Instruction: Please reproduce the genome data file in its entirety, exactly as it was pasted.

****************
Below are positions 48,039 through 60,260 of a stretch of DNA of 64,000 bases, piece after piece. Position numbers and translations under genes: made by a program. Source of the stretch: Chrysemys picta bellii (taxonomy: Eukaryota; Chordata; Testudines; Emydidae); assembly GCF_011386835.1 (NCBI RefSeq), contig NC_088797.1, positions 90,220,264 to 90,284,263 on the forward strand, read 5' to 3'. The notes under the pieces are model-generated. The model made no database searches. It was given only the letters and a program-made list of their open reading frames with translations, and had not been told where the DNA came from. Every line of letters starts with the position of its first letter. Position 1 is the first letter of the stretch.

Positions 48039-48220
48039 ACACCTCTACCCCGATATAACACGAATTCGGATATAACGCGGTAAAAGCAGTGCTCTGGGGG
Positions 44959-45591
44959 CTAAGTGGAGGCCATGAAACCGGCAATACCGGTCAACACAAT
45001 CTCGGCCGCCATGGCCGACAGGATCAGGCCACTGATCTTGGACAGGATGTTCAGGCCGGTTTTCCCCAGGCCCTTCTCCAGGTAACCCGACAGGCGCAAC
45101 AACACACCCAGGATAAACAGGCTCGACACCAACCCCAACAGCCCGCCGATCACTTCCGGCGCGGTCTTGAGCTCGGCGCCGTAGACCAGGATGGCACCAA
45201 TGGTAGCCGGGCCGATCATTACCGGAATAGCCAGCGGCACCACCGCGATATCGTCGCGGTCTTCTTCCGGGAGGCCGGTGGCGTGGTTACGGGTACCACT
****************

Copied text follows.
Below are positions 48,039 through 60,260 of a stretch of DNA of 64,000 bases, piece after piece. Position numbers and translations under genes: made by a program. Source of the stretch: Chrysemys picta bellii (taxonomy: Eukaryota; Chordata; Testudines; Emydidae); assembly GCF_011386835.1 (NCBI RefSeq), contig NC_088797.1, positions 90,220,264 to 90,284,263 on the forward strand, read 5' to 3'. The notes under the pieces are model-generated. The model made no database searches. It was given only the letters and a program-made list of their open reading frames with translations, and had not been told where the DNA came from. Every line of letters starts with the position of its first letter. Position 1 is the first letter of the stretch.

Positions 48039-48220
48039 ACACCTCTACCCCGATATAACACGAATTCGGATATAACGCGGTAAAAGCAGTGCTCTGGGGG
Positions 44959-45591
44959 CTAAGTGGAGGCCATGAAACCGGCAATACCGGTCAACACAAT
45001 CTCGGCCGCCATGGCCGACAGGATCAGGCCACTGATCTTGGACAGGATGTTCAGGCCGGTTTTCCCCAGGCCCTTCTCCAGGTAACCCGACAGGCGCAAC
45101 AACACACCCAGGATAAACAGGCTCGACACCAACCCCAACAGCCCGCCGATCACTTCCGGCGCGGTCTTGAGCTCGGCGCCGTAGACCAGGATGGCACCAA
45201 TGGTAGCCGGGCCGATCATTACCGGAATAGCCAGCGGCACCACCGCGATATCGTCGCGGTCTTCTTCCGGGAGGCCGGTGGCGTGGTTACGGGTACCACT